Iron ore prices moving higher as China steel production rises – by Lawrence Williams ( – August 15, 2013)

After a bit of a dip, iron ore prices are on the rise as Chinese steel production begins to increase again and the world’s top diversified miners will be the likely principal beneficiaries.

LONDON (MINEWEB)  – It should not have escaped anyone who follows the global mining sector’s attention that the world’s three biggest mining companies by a long way, BHP, Rio Tinto and Vale, are also the three biggest miners of high grade iron ore.

There had been much discussion of how these would fare in a Chinese downturn, given that China is by far the world’s largest importer of iron ore and there was comment that iron ore prices would fall dramatically, thus decimating the big three’s revenues and profits – exacerbated perhaps by the fact that they are all growing production with the inevitable additional costs that involves.

What the observers seemed to have failed to take into account is that China, in a recession, is still the equivalent of anyone else in a mega growth phase! Growth falling perhaps from 10% plus per annum to maybe 6 or 7% – figures western economies would give their eye teeth for!

Now, Germany’s Commerzbank tells us that the price of iron ore landed at the Chinese port of Tianjin appears to be capable of going in only one direction at the moment – upwards. Yesterday it achieved $142.8 per ton, its highest level in five months and the mega miners will be benefitting accordingly given they control the huge bulk of seaborne iron ore trade.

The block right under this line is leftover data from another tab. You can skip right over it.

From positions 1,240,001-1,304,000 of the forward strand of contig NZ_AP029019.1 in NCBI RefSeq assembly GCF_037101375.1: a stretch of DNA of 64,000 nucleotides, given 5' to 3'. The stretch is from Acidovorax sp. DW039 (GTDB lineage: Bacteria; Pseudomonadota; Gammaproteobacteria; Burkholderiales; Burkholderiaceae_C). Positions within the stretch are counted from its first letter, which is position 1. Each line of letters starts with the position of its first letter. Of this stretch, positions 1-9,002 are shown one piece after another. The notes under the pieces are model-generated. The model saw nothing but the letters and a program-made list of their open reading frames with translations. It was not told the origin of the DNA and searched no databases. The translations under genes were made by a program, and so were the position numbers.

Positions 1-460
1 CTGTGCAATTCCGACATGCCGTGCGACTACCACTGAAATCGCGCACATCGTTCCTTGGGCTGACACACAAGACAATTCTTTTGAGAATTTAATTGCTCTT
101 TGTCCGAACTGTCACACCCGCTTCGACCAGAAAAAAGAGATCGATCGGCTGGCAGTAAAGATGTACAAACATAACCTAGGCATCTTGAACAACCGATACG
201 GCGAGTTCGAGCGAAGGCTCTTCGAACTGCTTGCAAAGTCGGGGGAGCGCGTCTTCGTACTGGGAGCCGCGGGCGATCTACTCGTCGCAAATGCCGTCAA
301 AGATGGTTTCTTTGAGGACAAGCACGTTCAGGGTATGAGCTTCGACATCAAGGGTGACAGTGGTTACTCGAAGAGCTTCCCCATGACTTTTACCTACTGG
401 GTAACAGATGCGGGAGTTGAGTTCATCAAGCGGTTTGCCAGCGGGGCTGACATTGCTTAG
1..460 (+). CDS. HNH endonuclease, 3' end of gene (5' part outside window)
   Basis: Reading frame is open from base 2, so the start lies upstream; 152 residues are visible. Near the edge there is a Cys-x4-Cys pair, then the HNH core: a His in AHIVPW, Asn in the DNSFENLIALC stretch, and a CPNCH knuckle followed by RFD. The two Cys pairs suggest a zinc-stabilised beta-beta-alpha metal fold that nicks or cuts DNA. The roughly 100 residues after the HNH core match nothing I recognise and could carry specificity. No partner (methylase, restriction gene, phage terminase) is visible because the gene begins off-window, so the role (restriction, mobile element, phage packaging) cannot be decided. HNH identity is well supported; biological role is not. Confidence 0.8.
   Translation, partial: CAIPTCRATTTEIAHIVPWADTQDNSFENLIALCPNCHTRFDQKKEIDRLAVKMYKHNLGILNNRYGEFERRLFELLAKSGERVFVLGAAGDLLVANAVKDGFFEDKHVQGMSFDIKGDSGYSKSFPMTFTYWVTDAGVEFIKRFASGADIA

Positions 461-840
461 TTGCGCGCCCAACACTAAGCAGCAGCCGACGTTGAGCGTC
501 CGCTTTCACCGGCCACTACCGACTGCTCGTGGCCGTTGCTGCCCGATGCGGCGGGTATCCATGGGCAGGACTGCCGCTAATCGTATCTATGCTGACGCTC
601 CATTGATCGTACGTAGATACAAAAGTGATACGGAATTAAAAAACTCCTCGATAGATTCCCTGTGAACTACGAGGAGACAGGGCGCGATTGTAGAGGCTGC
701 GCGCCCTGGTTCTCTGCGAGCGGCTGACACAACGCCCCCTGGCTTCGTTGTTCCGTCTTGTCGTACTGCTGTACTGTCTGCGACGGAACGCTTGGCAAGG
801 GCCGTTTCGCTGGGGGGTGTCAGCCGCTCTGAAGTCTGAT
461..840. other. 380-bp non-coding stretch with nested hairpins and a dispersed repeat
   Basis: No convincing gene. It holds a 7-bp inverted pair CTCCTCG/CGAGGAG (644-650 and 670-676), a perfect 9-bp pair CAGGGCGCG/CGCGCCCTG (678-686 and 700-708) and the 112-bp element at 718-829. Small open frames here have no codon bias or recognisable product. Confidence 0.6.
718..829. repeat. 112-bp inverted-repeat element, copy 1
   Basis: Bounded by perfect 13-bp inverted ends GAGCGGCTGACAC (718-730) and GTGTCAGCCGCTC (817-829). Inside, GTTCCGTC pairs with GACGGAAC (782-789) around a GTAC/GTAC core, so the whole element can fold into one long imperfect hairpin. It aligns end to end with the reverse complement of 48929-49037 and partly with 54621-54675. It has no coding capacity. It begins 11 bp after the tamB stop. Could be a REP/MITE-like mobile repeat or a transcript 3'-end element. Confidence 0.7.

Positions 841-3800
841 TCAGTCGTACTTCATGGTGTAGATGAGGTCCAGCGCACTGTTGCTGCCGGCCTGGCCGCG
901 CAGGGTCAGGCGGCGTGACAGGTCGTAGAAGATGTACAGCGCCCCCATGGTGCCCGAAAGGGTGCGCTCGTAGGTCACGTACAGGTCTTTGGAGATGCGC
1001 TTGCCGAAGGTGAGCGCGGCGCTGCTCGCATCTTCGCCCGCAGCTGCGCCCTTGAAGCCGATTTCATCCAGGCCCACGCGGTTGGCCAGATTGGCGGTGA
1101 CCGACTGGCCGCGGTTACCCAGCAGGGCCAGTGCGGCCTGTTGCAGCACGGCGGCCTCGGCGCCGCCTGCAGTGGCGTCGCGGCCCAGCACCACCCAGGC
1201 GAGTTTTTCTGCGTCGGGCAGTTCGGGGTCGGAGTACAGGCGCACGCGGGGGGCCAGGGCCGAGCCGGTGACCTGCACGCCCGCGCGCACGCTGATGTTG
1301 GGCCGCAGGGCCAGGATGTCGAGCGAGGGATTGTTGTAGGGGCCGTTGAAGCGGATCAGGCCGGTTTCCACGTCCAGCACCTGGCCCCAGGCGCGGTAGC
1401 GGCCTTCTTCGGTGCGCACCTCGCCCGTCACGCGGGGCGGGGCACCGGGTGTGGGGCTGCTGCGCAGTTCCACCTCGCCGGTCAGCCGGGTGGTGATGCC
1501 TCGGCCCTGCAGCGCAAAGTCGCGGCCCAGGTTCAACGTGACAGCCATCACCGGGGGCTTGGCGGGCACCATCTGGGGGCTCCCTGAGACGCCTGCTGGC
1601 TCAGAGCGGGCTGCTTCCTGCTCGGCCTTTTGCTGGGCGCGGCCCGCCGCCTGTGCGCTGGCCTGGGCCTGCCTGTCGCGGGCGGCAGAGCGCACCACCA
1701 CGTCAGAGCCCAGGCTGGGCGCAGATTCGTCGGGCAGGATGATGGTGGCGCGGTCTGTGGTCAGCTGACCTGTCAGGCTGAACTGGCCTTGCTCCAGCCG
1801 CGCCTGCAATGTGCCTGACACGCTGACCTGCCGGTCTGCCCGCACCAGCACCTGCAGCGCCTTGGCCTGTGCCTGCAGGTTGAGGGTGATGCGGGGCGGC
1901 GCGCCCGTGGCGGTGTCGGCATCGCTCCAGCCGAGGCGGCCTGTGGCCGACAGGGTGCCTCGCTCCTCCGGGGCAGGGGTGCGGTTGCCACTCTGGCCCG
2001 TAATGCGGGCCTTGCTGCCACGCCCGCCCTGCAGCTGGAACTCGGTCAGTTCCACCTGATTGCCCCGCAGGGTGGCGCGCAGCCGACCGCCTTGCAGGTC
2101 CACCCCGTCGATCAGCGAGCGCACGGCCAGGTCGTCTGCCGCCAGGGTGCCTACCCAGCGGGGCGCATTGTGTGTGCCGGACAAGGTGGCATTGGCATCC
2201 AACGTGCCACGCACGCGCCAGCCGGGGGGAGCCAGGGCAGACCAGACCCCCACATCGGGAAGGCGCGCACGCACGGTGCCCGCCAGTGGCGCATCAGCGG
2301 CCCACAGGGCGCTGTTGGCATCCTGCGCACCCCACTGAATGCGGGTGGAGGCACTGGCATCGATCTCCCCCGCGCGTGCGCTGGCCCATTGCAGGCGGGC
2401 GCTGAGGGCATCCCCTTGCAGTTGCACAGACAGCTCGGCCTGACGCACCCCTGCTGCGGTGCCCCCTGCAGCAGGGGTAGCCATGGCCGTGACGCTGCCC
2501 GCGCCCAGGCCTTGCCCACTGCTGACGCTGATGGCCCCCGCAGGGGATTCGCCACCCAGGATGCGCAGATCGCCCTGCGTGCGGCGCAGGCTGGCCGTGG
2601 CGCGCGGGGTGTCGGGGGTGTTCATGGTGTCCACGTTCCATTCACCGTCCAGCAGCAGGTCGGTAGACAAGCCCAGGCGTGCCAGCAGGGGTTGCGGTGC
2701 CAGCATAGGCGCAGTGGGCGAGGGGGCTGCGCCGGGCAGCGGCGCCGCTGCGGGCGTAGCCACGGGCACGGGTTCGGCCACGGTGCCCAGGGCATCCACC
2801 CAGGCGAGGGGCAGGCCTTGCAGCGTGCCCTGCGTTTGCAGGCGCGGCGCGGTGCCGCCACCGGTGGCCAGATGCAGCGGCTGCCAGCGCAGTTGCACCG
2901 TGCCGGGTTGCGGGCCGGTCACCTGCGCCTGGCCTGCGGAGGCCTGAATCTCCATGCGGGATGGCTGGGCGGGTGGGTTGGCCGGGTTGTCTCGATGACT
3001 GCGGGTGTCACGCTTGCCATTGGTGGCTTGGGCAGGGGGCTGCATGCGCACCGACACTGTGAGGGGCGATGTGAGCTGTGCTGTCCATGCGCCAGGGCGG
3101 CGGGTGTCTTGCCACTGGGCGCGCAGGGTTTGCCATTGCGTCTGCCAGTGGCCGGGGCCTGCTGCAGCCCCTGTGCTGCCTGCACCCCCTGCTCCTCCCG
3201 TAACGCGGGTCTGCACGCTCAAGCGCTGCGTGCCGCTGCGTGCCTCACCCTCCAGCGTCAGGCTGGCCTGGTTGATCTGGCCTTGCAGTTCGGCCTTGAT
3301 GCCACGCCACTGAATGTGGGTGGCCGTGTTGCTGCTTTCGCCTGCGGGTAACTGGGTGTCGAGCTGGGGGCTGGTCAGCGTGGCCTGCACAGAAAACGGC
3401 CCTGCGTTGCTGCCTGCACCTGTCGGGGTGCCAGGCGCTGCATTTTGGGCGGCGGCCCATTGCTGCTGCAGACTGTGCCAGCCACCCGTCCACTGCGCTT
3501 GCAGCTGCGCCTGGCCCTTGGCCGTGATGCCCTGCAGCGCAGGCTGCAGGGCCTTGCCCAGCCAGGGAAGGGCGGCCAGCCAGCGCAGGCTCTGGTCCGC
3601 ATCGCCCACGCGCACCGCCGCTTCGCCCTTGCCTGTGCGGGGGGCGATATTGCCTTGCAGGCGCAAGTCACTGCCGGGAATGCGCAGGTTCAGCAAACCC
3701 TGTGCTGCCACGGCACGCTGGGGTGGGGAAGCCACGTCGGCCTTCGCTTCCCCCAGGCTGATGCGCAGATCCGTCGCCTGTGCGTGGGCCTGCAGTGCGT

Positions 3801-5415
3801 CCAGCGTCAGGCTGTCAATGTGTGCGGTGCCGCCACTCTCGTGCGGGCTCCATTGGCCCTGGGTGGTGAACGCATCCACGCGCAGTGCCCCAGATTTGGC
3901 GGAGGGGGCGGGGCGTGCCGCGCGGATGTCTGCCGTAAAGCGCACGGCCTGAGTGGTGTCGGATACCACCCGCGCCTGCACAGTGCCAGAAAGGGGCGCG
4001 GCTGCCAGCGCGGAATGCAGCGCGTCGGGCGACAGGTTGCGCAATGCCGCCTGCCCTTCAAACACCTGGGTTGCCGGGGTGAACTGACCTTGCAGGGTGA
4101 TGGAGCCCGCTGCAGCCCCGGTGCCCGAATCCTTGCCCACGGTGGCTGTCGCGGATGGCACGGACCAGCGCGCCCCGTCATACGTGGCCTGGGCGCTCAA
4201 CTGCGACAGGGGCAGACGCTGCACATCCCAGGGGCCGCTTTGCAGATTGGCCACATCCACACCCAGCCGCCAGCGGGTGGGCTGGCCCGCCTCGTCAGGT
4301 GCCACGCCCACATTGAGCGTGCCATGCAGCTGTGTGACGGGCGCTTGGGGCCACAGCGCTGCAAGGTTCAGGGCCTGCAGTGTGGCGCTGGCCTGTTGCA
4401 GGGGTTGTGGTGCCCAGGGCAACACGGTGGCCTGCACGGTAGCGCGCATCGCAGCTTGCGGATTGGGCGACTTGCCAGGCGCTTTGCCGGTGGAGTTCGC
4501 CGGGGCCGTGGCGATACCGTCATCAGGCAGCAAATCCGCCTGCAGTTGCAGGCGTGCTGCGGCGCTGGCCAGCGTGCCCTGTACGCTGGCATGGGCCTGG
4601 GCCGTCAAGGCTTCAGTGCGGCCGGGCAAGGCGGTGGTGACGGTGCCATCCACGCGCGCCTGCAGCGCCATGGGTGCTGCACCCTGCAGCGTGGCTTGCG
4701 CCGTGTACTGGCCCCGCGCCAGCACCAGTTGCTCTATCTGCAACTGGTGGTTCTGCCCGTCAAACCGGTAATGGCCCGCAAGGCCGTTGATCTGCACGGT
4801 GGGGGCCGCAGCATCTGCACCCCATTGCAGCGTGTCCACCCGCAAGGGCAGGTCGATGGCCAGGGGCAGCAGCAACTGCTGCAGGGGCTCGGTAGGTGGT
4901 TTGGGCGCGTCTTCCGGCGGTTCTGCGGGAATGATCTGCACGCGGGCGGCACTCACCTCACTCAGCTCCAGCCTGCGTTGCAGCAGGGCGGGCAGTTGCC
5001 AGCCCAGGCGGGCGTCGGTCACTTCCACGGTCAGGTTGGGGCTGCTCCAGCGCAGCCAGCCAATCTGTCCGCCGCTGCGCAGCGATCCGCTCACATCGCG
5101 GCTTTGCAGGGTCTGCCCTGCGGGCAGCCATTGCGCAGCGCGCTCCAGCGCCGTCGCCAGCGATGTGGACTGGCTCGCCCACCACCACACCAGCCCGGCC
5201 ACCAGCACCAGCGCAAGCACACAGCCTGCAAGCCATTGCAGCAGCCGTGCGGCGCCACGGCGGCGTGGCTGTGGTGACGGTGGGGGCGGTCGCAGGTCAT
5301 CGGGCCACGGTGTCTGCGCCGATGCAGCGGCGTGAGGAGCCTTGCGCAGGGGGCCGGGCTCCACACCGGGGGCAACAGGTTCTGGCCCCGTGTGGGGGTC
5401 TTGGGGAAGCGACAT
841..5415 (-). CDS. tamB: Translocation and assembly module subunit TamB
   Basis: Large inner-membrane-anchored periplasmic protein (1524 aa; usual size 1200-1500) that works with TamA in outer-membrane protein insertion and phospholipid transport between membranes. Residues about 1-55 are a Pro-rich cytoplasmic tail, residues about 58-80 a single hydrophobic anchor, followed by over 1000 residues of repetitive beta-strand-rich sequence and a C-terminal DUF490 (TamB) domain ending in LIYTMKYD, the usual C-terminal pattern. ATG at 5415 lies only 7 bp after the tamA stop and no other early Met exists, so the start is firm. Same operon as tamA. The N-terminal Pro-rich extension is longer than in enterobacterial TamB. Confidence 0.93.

It is also why the next mining company in line, Anglo American, although a significant iron ore miner in its own right through Kumba, has been desperately trying to raise its iron ore production profile through the seemingly badly timed, and financially draining, Minas Rio acquisition in Brazil and why companies are keen to spend huge sums on infrastructure to develop mega iron ore deposits like Simandou in Guinea.

As Commerzbank further points out, since the beginning of the third quarter, the iron ore price has already gained 23% or $26 with China, in its downturn, still producing a great deal of steel. According to figures quoted by the bank from China’s National Bureau of Statistics, steel production in July totalled 65.5 million tonnes, which is 6.2% up year-on-year. In the first seven months of the year, 455.8 million tonnes of steel were produced, 7.1% more than last year.

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